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    October 28, 2006

    Moving forward fairly

    Posted by: Chris

    Patricksammon_1 Interim Log Cabin director Patrick Sammon (pictured) has written an interesting essay, called  "Moving Forward," about the Mark Foley mess. He ably takes on anti-gay conservatives who've cynically tried to turn Foley misconduct on its head to disparage gays in general, or to purge gays from the GOP.  But Sammon misses the opportunity to "move forward" fairly. He writes:

    We support efforts to have an outside investigation to thoroughly examine Foley's wrongdoings and the Congressional leadership's response.  It's important to find out if Congressional leaders responded appropriately to his behavior.  It's also critical to find out if Democrats held onto information about Foley in an effort to use as it as a political tool as the election approaches.

    Fair enough, but what about gay Republican staffers who may have "held onto information about Foley" for partisan political reasons, though as a shield to protect rather than as a sword to do damage.  Conservative gay bloggers, including those over at Gay Patriot, have also focused inordinantly on what Democrats, including gay Democrats, may have known about Foley's misconduct, while expending none of the same energy pressing for inquiry into what gay Republicans on the Hill knew and when they knew it.

    One gay Republican who knows a lot about what it's like to be closeted and working on the Hill showed a bit more courage.  Brian O'Leary Bennett made headlines in the late '90s after he came out following a long career working for archconservative former congressman Bob "lesbian spearchucker" Dornan. In an essay for Newsweek, Bennett gently pushes gay Hill Republicans still in the closet to take a step out:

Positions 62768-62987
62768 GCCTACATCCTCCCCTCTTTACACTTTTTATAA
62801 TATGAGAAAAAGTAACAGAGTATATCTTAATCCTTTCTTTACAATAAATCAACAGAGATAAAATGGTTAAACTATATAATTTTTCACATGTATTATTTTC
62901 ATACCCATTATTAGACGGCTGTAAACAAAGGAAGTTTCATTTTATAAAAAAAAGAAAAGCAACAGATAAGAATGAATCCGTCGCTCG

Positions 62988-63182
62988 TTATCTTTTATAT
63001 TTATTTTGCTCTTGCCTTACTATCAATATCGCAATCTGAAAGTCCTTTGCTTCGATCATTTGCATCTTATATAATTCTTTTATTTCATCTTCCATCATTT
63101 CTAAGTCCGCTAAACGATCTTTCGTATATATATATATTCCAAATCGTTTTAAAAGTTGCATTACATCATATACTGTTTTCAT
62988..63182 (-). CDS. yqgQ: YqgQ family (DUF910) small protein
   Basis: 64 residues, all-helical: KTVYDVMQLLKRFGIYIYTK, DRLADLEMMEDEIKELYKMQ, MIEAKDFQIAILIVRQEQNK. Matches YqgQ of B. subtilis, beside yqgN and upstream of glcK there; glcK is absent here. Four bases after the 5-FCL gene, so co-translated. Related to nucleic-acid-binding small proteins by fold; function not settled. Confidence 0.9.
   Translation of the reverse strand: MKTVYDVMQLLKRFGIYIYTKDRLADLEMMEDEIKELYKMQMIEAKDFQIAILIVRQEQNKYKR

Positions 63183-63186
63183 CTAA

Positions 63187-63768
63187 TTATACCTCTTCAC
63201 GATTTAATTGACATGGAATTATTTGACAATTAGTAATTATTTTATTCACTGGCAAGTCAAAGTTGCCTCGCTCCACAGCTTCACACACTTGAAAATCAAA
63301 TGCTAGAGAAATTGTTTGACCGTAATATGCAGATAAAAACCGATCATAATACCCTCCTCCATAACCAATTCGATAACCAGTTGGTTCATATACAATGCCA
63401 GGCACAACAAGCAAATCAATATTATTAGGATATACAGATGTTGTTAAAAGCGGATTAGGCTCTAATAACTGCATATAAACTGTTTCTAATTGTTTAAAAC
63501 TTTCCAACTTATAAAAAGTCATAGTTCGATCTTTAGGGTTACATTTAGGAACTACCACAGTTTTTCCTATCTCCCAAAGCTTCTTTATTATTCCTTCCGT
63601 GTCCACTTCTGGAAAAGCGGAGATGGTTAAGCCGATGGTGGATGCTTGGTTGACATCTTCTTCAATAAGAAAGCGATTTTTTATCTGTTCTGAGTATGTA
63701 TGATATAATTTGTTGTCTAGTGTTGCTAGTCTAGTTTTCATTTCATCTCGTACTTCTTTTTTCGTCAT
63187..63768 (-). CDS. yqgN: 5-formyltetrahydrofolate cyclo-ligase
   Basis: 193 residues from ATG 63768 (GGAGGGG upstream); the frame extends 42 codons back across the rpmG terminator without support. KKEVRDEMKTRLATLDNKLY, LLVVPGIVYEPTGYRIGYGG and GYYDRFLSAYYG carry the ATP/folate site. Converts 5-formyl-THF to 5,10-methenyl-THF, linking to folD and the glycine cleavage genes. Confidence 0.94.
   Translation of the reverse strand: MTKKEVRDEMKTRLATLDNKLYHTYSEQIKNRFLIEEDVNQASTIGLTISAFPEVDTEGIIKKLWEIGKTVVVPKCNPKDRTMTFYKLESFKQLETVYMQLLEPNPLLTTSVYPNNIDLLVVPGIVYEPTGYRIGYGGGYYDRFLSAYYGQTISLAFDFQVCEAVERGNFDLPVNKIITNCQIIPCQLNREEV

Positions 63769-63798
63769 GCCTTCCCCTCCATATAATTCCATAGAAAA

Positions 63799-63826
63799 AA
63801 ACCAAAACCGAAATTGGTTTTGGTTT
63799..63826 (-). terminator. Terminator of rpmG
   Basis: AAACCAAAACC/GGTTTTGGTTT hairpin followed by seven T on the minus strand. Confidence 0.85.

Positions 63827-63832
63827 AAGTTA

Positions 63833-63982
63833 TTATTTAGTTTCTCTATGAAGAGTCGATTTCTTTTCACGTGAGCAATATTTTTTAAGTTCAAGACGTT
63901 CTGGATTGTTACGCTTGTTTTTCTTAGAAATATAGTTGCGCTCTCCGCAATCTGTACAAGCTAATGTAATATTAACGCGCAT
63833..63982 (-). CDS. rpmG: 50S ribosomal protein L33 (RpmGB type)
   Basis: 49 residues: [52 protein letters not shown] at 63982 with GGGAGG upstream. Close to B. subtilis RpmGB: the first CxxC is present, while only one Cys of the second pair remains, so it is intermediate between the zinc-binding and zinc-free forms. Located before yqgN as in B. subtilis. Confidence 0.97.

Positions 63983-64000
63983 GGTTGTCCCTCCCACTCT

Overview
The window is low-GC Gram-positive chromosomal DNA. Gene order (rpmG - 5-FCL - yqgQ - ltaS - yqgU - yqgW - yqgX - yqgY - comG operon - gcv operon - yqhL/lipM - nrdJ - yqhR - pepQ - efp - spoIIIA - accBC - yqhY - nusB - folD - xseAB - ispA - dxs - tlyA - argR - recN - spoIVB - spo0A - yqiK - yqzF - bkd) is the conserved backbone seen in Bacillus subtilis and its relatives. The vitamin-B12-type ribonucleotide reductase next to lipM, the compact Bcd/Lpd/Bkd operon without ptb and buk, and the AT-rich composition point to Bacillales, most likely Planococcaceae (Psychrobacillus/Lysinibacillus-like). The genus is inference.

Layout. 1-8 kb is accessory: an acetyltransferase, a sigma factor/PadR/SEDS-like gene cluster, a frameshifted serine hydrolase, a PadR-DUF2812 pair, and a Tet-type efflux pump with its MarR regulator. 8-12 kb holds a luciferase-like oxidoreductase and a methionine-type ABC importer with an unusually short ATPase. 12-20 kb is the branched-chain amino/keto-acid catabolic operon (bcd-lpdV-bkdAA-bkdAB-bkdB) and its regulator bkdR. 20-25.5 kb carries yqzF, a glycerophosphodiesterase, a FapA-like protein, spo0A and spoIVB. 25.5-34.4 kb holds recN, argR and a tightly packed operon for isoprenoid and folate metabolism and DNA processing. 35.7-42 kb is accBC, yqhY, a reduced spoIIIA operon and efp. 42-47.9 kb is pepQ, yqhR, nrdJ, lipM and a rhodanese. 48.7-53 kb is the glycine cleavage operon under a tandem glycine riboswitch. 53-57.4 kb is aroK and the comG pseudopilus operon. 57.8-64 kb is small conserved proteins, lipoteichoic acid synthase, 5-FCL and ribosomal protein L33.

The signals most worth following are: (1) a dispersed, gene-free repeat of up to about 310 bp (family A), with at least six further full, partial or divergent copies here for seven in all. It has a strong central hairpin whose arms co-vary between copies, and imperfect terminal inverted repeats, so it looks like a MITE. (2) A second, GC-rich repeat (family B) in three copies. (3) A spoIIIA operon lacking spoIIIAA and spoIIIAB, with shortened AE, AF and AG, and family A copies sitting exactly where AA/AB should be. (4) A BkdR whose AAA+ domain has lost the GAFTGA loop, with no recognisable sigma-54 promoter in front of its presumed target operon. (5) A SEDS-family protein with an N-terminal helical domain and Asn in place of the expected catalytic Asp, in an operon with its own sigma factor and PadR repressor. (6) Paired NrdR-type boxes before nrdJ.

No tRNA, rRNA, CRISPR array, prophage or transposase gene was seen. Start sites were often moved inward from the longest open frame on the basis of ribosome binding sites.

I hope a war of introspection and decision is being waged within the minds of my gay GOP brethren who now live fearfully in the closet. Is it really worth it? At some point, you will have to own up to who you are. Or like Foley, former New Jersey Gov. Jim McGreevey and others who walked the razor's edge, you too will slip, fall, and do incalculable damage along the way.  I don't care what office you hold. It screws with your head. It's not worth it. How you must long for peace of mind. I remember.

    Good for Bennett.  If we can all agree — Bennett, Log Cabin, Gay Patriot, me — that outing gay Republicans on the Hill is not the way to go, then isn't it each of our responsibility to say what we can to convince them to take the step on their own?

    What's more, Bennett is willing to acknowledge what Log Cabin and Gay Patriot won't, that gay Republicans on the Hill may well have been formed a "thin pink line" (my words, not his) to protect Foley and each other:

    [Just] because all Republican officeholders have hired gay staffers does not mean there's some kind of gay mafia at work. This notion that a sinister cabal closes ranks and protects one another at all costs based on sexual orientation is noxious and homophobic. Right or wrong, people act to protect one another out of friendship. It’s funny how we never hear a word about that “hetero mafia” protecting the even longer list of philandering, college-girl skirt-chasing straight members of Congress.

    Bennett is defending their motives, but at the same time he is acknowledging these gay Hill Republicans probably "acted to protect one another out of friendship."  Friendship or politics, if it happened it showed poor judgment, at least as much as Democrats who may or may not have sat on Foley's e-mails for maximum political exposure.

    If we're to move forward, let's do so fairly.



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